Now one last problem: The weather here in Ireland on a location shoot.
The reason Ireland is so lush and green is that it rains a lot here. And for this type of shoot outside in a large white rock bowl we had two problems to contend with. Too cold and rainy, no way we could shoot. To hot and sunny, and we would be very warm and uncomfortable in the location.
I wanted a sunny but overcast day, we get these a lot here so we planned two days for the shoot, one as a plan B if the first day was not right.
I visited the location to see the type of light during different times because this was always going to be a natural light shoot. I knew from the start I couldn’t use big umbrellas or soft boxes because they would appear in the reflection.
With direct sun I got a hard contrasty light and with cloud over head I got a soft diffuse light. I would just have to hope for a mixture on the day, even when it is sunny here we normally have some clouds coming and going to diffuse the light
I wanted to use the natural pedestal rock to pose Leonora on so we started out there. This brought our first problem. The recent hot weather had brought about overgrowth of weeds and grass. I had checked the location the day before so came prepared!
Bush trimming pic courtesy of Leonora Morrison.
Next I wanted to check the reflection in the ball because we had a really strong harsh light source, the normal clouds I rely on for soft outside light where gone.
A little specular highlight but OK as it’s a metal ball.
First we tried some reclined poses and I was being mindful of the model, reflection in the sphere and don’t forget I was also balancing a picture frame in front of me and shooting from behind cover. Very complicated!
So we tried a few easy poses for Leonora first while I worked out the correct posture for shooting. For me this was a painful squat, the correct orientation of the picture frame had to be perpendicular to the ground and facing the sphere full on. All the while making sure my feet or elbows don’t poke out from behind!
Once I got my balance and posture, I settled on my Zeiss 55mm prime lens because it’s a fantastic lens and the sharpest I own with auto focus. I prefer to manual focus normally but when shooting through a hole in a picture frame this is extremely unpractical.
So on with the shoot. We worked through a number of poses, some my ideas, some of them Leonora’s, some just happy accident by paying attention while we both moved about.
While working through I took this, “the shot”.
It happens during all my shoots, I can just see and feel this is “it”. It was a pose that we refined, but as soon as I shot it I knew I loved it. The contrast of the green backdrop, the red hair, the white skin and the rocks reflected in the sphere.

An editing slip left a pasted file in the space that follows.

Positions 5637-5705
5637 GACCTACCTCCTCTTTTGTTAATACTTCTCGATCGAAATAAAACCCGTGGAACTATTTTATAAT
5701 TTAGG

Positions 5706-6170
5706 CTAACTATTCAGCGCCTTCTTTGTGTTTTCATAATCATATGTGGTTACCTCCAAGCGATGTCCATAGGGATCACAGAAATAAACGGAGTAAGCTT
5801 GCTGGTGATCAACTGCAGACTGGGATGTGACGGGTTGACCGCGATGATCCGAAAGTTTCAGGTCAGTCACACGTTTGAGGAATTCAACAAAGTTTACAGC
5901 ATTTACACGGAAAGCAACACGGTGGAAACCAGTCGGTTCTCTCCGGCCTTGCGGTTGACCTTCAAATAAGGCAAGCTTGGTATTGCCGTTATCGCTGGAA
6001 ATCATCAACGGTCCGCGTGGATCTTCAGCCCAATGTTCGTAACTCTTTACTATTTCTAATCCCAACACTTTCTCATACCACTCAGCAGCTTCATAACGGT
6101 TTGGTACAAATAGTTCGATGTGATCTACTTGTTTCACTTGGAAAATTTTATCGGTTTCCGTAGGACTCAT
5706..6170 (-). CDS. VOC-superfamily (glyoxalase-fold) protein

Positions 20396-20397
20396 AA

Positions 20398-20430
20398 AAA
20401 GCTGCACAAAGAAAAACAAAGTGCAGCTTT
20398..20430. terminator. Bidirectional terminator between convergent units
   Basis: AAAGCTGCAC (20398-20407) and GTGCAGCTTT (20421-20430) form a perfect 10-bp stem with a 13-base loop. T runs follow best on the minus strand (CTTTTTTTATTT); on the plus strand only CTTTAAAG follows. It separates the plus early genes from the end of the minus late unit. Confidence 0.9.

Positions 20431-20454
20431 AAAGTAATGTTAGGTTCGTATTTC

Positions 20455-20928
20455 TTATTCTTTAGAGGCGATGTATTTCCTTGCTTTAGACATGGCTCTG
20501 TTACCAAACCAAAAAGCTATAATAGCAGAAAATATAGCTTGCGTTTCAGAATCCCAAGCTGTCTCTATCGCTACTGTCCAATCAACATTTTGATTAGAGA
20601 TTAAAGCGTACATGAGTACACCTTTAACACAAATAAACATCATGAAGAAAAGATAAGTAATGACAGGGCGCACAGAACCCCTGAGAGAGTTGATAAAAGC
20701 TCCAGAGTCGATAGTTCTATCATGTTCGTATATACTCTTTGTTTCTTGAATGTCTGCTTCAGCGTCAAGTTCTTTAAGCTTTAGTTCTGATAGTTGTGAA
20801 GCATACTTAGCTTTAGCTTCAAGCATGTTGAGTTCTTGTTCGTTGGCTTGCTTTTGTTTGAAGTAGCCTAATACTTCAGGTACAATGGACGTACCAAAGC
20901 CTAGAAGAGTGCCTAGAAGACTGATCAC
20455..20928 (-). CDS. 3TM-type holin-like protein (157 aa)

I would always advise when you feel this you keep shooting regardless. We got lots of other cool shots, but nothing that felt as good as this.
So what problems did we have? Being outside in the sun in a giant white bowl it was hot, so we took a break for water halfway and sunblock was essential too.
With all my balancing I dropped the picture frame forward, thankfully near the end of the shoot.
Nothing I couldn’t fix at home for future shoots.
…And The Ugly
Having beautiful almost flawless pale skin is a great asset but it also is a problem, because it’s so delicate it bruises. Leonora was covered in bruises from the rock pedestal.
Also of concern was my camera equipment. Not worrying about it being stolen or broken, but keeping it hidden from the sphere reflection. I bought a new army utility bag to put an insert into specifically to hid my gear. I couldn’t get the right colour but anything would be better than my normal black.
Have a good look in the reflections. We had to hide Leonora’s water bottle and bath robe, as well as her normal clothes and sunglasses. Without the background explanation how would you assume we did this? Photoshop? I hate cheating in Photoshop, so each and every shot here, and all my other articles are only edited for colour, contrast and minor skin smoothing. The spheres are not doctored. In one shot you can see my feet, can you find them?
Conclusion: Be Yourself
Why is this so different than anything you have seen before? Not because I am better at photography than you, the reader, but because I try to think and be original. How can you do this? By all means copy this shoot, maybe do it better. But try to do it differently, add your own spin to it. Or better yet look back into your life at your own experiences and draw from that to find your own ideas. Think them through and plan the elements until you can make what is in your head a reality.
The only way to be different, and different is better than better in my view, is to be yourself, not someone else. So take inspiration from you location, your childhood and you other interests to guide you to your own original works, but most of all listen to yourself and stay true to you.